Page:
TWO-TIME Olympic silver medallist Lee Chong Wei returns to Malaysia today not thinking about the adulation he will richly deserve but of what the future holds for him.
He has, temporarily, allayed fears by announcing that he will continue to shoulder the Malaysian burden for the next two years but what about after that?
Chong Wei has, for two consecutive Olympics, ensured that Malaysia appeared on the medal tally but the nation can't expect him to be there for the 2016 Games in Rio de Janeiro and even if he is, he will be 34 years old and surely, not capable of winning a third medal.
"It is time to look and plan for the future as I surely can't be expected to be playing in the 2016 Olympics," said Chong Wei, when it was pointed out to him that Denmark's Poul Erik Hoyer Larsen, in winning the singles gold in the 1996 Atlanta Games, was 34.
"The most I can see myself playing for is another two years as I am targeting the World Championships and the 2014 Asian Games and Commonwealth Games. If I go on beyond that, I will be playing with a walking stick," said Chong Wei after losing to China's Lin Dan in Sunday's London Olympics final at the Wembley Arena.
"We need to move on and develop the back-up singles players and also find new ones. We have players but it is now about ensuring that they become good enough to challenge the best after I have retired.
"I am glad that BAM (Badminton Association of Malaysia) is already laying plans for the future and that the coaches will be included in the planning. This is very important if we are to continue challenging for honours."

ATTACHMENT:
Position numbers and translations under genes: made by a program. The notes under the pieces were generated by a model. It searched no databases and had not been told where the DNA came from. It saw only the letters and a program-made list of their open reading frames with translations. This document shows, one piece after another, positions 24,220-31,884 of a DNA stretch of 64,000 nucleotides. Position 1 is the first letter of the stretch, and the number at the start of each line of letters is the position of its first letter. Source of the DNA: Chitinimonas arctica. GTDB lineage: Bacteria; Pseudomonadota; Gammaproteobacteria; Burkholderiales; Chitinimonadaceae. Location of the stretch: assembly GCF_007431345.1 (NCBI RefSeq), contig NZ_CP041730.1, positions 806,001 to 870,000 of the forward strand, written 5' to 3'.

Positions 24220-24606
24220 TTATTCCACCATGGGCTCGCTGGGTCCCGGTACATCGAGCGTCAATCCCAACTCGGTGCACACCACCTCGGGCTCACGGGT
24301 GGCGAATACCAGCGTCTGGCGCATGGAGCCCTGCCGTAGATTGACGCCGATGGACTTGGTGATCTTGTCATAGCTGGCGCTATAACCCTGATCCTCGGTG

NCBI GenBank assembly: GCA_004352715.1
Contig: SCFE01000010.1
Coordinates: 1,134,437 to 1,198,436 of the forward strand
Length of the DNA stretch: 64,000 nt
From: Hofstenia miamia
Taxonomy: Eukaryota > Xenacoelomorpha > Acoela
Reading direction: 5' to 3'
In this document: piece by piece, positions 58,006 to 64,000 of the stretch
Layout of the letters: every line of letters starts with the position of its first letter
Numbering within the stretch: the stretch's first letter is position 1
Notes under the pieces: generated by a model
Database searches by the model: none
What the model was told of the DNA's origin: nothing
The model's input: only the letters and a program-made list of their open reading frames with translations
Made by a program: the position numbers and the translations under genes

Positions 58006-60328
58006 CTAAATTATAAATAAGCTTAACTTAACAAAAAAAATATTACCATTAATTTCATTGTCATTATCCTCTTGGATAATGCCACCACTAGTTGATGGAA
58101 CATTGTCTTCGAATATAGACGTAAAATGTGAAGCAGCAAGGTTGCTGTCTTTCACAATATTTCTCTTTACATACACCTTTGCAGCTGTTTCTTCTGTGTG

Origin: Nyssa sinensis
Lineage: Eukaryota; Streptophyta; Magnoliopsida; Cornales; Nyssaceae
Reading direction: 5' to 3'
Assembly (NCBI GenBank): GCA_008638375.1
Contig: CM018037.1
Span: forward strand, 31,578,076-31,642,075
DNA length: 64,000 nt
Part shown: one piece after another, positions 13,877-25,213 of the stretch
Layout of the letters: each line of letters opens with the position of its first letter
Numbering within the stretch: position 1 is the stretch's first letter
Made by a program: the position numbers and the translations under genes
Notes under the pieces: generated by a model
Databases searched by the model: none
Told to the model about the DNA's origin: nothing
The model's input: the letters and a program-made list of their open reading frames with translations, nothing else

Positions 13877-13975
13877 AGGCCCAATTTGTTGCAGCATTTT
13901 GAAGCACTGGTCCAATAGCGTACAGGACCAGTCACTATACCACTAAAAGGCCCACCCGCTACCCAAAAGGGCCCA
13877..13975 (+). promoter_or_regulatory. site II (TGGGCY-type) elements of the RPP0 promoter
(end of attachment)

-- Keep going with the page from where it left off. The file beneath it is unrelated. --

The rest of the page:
BAM, flush with cash thanks mainly to Chong Wei's efforts, had announced previously that it would use a portion of the multi-million ringgit sponsorship from Maybank for development.
The plan has to be implemented as soon as possible if Malaysia is to stand a chance of returning with honours from the 2016 Rio Games.
"Players have to be exposed and programmes have to be implemented. It is good that BAM is already laying the groundwork for this is very crucial for the future of Malaysian badminton," added Chong Wei.
The good news for Malaysia is that Chong Wei sees a more open playing field after he and nemesis Lin Dan depart the scene.
"Although China, through Chen Long and the huge reservoir of talent they have at their disposal, hold the edge, I believe that the men's singles will be a more open affair in the near future," he said.
Lin Dan, twice an Olympic gold medallist at Chong Wei's expense, also announced that he would play for the near future but both players will slowly but surely reduce their presence on their international stage and await the arrival of the next king of badminton.
Everything points to China producing him but Chong Wei is hoping that it will be a Malaysian who can finish off what he hoped to do -- win an Olympic gold medal.